After the fight calms down, Eowyn’s eyes are still glowing. Will asks Eowyn if she is okay. Eowyn says, “Eowyn is not here right now.” The demon is in control of her body and not letting go. Crap!
I never realized a demon could spout philosophy. But the demon begins to tell us his or her thoughts. The first thought is: Will is weak because he refuses to fight up close. A true warrior wouldn’t hide behind a bow and some arrows, but would engage the enemy with steel. The demon appears to ignore me and only seems to respect Vardai. Finally, we learn from the demon, “Civilization is weak. Best to let things restart,” when referring to us trying to stop the necromancer. I don’t know what to do. Do I attack the demon? I don’t want to hurt Eowyn. For now, the demon isn’t hurting any of us. He or she usually gave the body back to Eowyn shortly after combat, but the demon does not appear to be relinquishing control now. Also, this time I see physical changes to Eowyn’s body. Now I am really scared.
For now, we decide to continue. We clean up the camp while Will and Vardai have a heated discussion. As a side note, I notice all of the zombies were formerly half orcs when they were alive. We then proceed to the river and Ember teleports us across safely.
We proceed up the forest hills to some fallen trees. As we cross over the trees, some men with crossbows and red cloaks shout at us to stop. They are atop a hill and have good sighting on us. I know they’ve seen Will; I am not sure they have seen me. They ask, “What is your business here?”
Will responds, “We are hunting goblins.” Fortunately, Zez is far back and out of sight. Come to think of it, I am not sure that Zez was very active in the earlier zombie fight.
The men respond, “Do you have any magic users?”
“No wizards here,” Will replies.
They then ask about a Tiefling. Crap! Are these thugs hired by my father to deliver me into servitude? I will die first. I get ready to fight. Maybe I will cast Scorching Ray on the one speaking, and then fiery teleport up the here, and burn them in a cone off fire. As I am playing out the assured fight I my head, we realize the are looking for a Tiefling with red skin. Anise? That fits the description of Anise.
The demon comes up behind us and speaks to Vardai in a hushed tone, “If we get into a fight, we won’t have much of a problem. Wherever you go, I will follow.” However, the impending fight turns into a parley.
Will and Jung play off the Tiefling question and ask about the Red Horned Man. We find out the Red Horned Man was indeed named Ahli, and he passed away some weeks ago. He was felled by Trolls outside of Montsilt. After a brief discussion, the men walk off. We wait a bit, still suspicious of their intentions, and we follow them at a distance out of sight. Zez stops us and says we are close to the cache where the sword is.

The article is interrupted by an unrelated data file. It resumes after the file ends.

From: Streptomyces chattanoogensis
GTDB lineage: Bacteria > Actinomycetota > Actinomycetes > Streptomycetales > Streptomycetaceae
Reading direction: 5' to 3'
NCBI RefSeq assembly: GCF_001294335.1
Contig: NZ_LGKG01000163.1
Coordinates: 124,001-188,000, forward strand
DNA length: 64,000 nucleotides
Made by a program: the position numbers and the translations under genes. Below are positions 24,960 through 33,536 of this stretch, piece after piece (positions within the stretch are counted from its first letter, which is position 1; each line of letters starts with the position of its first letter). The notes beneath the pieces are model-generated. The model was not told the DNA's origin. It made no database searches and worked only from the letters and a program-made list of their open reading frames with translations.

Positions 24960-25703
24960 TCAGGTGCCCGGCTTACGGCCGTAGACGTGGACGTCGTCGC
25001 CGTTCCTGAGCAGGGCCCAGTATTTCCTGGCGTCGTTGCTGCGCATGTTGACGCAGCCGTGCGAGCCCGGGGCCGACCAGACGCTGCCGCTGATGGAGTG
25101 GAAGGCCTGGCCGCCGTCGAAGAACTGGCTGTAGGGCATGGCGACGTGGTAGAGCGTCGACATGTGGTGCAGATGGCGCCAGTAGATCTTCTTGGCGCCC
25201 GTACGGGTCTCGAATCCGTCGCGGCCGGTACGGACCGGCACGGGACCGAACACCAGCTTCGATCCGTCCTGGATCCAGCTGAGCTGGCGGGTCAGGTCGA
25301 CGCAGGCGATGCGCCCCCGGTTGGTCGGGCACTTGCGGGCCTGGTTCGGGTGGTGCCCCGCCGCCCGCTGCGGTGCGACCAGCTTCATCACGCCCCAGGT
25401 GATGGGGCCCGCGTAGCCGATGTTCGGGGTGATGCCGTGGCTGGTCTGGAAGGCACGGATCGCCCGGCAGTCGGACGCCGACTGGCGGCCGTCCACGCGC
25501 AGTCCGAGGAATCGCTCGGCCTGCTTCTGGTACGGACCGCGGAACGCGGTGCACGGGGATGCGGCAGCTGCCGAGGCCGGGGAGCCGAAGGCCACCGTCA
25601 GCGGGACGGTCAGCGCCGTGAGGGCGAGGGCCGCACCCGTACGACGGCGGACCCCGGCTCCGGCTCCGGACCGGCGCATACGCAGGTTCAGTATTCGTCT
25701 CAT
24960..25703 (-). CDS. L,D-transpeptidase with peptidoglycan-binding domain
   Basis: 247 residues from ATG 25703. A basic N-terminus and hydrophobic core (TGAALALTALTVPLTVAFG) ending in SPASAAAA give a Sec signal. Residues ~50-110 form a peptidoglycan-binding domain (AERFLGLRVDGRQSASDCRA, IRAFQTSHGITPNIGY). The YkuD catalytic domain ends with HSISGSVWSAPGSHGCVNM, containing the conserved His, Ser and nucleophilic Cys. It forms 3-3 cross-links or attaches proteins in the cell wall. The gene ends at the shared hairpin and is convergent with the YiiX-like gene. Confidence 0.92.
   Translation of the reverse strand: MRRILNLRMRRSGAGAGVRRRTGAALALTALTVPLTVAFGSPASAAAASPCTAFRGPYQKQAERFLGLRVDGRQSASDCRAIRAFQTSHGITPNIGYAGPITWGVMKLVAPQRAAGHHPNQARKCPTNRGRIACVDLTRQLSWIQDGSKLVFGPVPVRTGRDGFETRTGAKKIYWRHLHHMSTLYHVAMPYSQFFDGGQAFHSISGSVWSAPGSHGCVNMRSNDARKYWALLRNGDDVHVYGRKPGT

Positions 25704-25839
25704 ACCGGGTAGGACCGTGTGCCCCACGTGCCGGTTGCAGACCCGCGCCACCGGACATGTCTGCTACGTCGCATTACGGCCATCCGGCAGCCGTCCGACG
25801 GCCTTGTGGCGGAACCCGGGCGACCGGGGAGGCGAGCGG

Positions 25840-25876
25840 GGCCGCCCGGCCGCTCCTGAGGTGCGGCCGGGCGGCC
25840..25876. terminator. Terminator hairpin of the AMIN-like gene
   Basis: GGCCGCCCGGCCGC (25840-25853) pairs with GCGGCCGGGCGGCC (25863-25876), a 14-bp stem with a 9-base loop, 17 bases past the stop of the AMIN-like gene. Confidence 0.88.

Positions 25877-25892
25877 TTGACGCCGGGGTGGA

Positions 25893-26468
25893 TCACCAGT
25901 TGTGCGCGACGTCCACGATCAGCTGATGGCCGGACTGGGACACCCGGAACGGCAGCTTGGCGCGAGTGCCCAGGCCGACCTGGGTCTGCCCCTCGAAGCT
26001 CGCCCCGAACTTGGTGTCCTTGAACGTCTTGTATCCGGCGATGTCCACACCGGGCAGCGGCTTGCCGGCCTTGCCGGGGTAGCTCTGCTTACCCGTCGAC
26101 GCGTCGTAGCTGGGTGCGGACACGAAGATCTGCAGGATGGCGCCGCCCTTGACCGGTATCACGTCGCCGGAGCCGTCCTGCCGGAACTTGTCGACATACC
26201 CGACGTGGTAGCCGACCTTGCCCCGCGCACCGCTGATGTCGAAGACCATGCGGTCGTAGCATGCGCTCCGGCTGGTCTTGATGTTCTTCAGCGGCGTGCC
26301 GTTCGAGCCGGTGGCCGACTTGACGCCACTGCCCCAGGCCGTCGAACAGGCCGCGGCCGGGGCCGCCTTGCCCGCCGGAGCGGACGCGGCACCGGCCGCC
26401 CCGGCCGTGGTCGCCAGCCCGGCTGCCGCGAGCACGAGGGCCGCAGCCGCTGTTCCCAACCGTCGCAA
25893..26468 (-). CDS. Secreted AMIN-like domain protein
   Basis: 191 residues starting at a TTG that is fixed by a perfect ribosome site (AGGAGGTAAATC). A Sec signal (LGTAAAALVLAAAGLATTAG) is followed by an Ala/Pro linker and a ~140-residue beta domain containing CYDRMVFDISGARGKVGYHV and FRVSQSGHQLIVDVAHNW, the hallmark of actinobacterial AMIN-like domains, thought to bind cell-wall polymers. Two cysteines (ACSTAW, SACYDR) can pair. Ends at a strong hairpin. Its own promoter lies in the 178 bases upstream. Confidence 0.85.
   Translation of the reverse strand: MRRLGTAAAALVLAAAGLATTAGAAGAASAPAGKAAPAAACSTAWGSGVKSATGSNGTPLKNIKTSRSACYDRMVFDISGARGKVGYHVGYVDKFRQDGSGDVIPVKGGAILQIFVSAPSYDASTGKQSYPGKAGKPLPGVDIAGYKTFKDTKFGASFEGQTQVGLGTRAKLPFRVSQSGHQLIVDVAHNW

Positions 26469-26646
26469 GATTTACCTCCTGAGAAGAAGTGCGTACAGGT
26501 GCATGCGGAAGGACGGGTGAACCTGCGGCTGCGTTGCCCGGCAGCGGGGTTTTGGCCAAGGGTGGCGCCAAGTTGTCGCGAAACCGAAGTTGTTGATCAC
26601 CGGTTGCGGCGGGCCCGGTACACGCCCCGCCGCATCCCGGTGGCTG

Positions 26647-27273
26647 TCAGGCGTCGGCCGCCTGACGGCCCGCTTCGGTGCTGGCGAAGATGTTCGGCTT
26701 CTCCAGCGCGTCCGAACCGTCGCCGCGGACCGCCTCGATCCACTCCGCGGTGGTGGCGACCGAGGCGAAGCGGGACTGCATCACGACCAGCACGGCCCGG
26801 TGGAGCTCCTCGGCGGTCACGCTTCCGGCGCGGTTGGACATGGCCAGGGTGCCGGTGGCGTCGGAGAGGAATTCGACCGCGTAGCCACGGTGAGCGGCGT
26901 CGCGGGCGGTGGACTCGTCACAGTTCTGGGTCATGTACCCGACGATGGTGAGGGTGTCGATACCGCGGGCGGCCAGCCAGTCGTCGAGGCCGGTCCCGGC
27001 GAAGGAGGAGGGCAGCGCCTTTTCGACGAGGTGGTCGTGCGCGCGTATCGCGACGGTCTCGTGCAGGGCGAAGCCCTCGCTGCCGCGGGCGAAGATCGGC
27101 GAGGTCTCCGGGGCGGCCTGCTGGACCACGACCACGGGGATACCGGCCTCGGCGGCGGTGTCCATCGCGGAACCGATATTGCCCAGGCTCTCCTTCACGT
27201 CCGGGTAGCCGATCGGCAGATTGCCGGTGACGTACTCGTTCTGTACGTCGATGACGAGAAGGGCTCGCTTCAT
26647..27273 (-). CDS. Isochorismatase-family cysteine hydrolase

Zez repeats a rhyme, “Up the hill, to the Thornberry bushes, then turn left.” I find the bushes, quickly eat a few berries, and turn left. Then we search… and we search… and then we search some more. And then I realize, “Duh!” We are looking for a magic item. And I have the detect magic spell. I cast it and quickly find a trap door concealing the cache.
Zez opens the door, we set up a rope, and he descends downward into the cache. It’s a small room, maybe 10 by 15 foot. Using my detect magic, I find three magic swords, some magic armor, boots, and a magic beaded necklace. The room speaks to Vardai, literally. Vardai says the voice is speaking primordial. It sounds unlike any language I’ve heard. It almost sounds as if the voice is speaking in the elements of wind and fire and water and rumbling earth. Vardai translates the message as a riddle, “Driver of old. Come get your key.”
Zez finds the sword. Zez insists that we try out the other magic items, as we will need them when we encounter the bugbears. I try on the magic armor. It is studded leather armor. And it fits beautifully. Clearly it has the looks required in a noble’s court coupled with combat functionality. I also pick up the beaded necklace. After investigating it for a while, I realize it contains healing spells that I can use to help the party. I put it on alongside my Necklace of Adaptation that I was already wearing.
Will tries on some magical boots that we find. At about this time, the demon relinquishes control, and Eowyn returns.